My 11-year-old daughter (who is an only child) gets very upset at night when she is going to bed. She thinks both her father and I are going to be killed and she will be left alone.
It doesn’t matter how often we comfort and console her, we get this at least three nights out of the seven. She says she cannot imagine not being able to talk to us every day and never wants to leave us. Then, in the morning, she is fine again.
The only way she falls asleep is by holding onto one of us in her bed. Both her father and I are older parents and she has often commented that we are older than her friends’ parents. I think this all started after I travelled down the country over the summer to attend several funerals. We feel this is when the upset began but don’t know for sure.
When children express a fear of death, this raises troubling questions for parents. Generally, most people tend to avoid thinking about their own death or of those close to them and, as a result, live in largely a state of denial about these facts. This denial is, of course, punctured by life events that remind us of death such as funerals or other losses or indeed the fears expressed by our own children.
In the normal course of development, children tend to become aware of death at the age of three or four, when they might become acutely aware that their parents may not live forever.
These fears can be less prominent in the middle years, but can peak again at the onset of adolescence (as in the case of your daughter) when children are able to think more abstractly and ask probing questions about the nature of life and death.
Particular events such as funerals or even coverage of death in the media can precipitate a child to start worrying and questioning. For some children, these worries can become overwhelming. Indeed, worries about death is one of the more common anxiety problems.
Unlike other worries, however, it can be particularly hard to deal with our children’s fear about death. Such fears can invoke our own fears about dying as parents and about the impact of this on our children. As a result we can easily avoid talking about the subject or indeed over-reassure children that things will be okay.
Particular family circumstances can make these fears more pronounced such as being older parents (“my parents are more likely to die than my friends’”) and being an only child (“who will be there for me when my parents die?”). This can make these conversations harder for parents who like their children may also worry about these issues.
In helping your daughter, the first step is to make sure you are available to have a frank conversation with her about her fears and worries. The more you have come to terms with death and the more you have thought through the specific issues that she might be concerned about, the better you will be able to help her.
When she expresses a fear, the key is to both listen to the underlying worries and feelings, while also being reassuring and hopeful. For example, you might say, “It is hard and sad to think of someone close to you dying, but we hope to be around for a long time to come.”
Addressing issues directly might be helpful, for example, “I know we are older parents, but lots of people our age live for much longer – such as your Auntie N or Uncle Y.” Sharing spiritual beliefs that make sense to you may also offer your daughter comfort, “It is hard to think of someone close dying, but that is what makes life precious. That is the reason we have to enjoy each day with each other.”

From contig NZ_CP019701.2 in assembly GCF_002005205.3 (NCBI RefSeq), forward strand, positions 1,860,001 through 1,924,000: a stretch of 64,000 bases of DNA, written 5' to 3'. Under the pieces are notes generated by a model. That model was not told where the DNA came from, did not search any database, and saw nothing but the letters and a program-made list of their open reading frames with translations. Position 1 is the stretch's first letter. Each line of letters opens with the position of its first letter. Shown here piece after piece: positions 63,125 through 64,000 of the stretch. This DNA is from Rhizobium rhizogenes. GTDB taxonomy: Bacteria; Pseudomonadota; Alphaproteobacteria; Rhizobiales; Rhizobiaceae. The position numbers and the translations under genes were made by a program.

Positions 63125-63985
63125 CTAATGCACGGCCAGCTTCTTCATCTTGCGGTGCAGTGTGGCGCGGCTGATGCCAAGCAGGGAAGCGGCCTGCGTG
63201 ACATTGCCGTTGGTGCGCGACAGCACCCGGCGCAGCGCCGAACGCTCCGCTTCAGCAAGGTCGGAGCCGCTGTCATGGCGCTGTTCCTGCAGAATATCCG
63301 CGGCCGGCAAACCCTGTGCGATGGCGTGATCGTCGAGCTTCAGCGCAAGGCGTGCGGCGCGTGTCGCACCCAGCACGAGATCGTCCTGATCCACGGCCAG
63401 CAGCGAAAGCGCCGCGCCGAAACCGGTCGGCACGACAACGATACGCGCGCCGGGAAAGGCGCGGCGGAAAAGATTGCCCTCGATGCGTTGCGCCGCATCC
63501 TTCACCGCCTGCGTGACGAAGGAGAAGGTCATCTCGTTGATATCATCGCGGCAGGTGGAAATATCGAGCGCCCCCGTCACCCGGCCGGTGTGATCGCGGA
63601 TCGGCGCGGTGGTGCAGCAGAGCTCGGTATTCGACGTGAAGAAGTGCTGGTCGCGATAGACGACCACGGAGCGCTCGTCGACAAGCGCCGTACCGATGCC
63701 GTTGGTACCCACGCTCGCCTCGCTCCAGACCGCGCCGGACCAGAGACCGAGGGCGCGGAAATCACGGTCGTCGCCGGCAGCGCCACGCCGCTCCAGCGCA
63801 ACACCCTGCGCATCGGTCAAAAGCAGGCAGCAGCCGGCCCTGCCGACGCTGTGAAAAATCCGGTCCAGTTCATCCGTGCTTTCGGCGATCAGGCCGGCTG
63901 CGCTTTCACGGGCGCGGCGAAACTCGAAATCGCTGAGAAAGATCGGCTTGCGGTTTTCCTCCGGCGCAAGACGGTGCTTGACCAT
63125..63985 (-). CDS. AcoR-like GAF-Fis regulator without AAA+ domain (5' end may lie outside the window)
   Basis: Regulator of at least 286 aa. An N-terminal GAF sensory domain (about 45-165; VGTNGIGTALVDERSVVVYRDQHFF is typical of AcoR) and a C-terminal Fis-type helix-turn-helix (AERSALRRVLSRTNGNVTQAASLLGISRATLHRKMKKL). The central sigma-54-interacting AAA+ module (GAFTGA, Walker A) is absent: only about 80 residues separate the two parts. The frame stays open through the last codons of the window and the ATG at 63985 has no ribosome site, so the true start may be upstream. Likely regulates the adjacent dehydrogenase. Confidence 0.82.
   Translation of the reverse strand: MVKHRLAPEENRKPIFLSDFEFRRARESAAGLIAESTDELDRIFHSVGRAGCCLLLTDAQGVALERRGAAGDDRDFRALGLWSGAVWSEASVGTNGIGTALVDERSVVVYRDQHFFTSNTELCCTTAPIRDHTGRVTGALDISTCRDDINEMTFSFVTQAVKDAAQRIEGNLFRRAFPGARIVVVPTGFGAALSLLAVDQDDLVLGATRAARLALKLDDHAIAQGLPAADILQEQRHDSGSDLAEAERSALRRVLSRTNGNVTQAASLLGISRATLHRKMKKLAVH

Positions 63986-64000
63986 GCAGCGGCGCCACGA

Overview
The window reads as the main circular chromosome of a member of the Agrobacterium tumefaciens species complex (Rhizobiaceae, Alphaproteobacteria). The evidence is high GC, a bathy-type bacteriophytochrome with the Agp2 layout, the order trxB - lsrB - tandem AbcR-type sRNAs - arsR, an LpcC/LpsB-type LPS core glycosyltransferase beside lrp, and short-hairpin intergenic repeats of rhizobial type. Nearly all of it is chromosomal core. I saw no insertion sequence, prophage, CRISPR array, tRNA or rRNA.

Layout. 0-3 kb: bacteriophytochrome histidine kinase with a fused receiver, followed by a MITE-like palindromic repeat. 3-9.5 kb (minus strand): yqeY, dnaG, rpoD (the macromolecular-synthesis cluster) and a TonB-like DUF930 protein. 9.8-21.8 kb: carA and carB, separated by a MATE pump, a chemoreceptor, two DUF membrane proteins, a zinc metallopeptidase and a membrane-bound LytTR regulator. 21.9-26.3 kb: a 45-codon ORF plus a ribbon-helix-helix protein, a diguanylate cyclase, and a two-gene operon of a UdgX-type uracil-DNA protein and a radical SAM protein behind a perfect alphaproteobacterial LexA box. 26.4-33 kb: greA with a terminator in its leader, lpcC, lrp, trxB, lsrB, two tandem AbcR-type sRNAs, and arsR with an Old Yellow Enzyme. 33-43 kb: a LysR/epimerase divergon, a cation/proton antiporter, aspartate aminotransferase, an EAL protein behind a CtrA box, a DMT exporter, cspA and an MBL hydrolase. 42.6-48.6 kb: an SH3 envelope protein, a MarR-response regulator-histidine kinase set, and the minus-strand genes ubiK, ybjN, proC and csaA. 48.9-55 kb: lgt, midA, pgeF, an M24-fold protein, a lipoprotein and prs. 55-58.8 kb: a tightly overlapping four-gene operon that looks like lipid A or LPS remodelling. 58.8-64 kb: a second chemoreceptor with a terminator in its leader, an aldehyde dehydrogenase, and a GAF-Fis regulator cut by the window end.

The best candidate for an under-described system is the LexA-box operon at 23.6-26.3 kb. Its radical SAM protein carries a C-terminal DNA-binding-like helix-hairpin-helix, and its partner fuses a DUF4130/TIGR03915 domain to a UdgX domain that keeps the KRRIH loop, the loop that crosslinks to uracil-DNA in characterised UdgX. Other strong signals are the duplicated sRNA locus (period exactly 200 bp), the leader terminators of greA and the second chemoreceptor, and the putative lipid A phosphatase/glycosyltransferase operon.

As well as being prepared to talk with her about her fears, it is also useful to teach her strategies to manage her anxieties so they don’t become overwhelming. This can include techniques such as learning to relax or to distract her mind and focus on happy events.
In addition, to help her contain her worries you might agree a rule that you will have a specific “worry time” each day, when you will happily listen to her fears, but that at other times of the day you will concentrate on distracting her and talking about happy things and getting on with life. You might agree not to have the worry time in her bedroom or just before she sleeps.
You can also focus on helping her gradually regain her ability to sleep alone in the following way. First of all, sit down with her and get her agreement that she wants to make her fears more manageable and establish the goal of returning to her falling asleep alone.
Second, agree with her a relaxing bedtime routine which includes spending some enjoyable time with her before she sleeps, such as reading together or just chatting about the day.
Then make a plan with her to gradually reduce the support you provide to get to sleep, so she can begin to use her own resources and strategies. You might start by sitting with her holding her hand and then the next night sit outside the room, checking in on her every five minutes, and then over time increasing the distance between check-in times before eventually going downstairs.
The key is to go at her pace and to give her the option of some step backs. For example, if she is finding her anxiety rising, she can call you back in for a moment to help her calm before you return outside again.
The key to making this gradual withdrawal process work is to make sure she is on board with it, to be really upbeat and positive and to praise any effort and progress. Talking about her worries as external to her can help. You want to reassure her that you are working together as a team to defeat the anxiety that is bothering her.
Prof. John Sharry, Irish Times Newspaper, October 2011. John writes in The Irish Newspaper Health+ every second Tuesday.
For more information about John’s books, courses and other articles go to www.solutiontalk.ie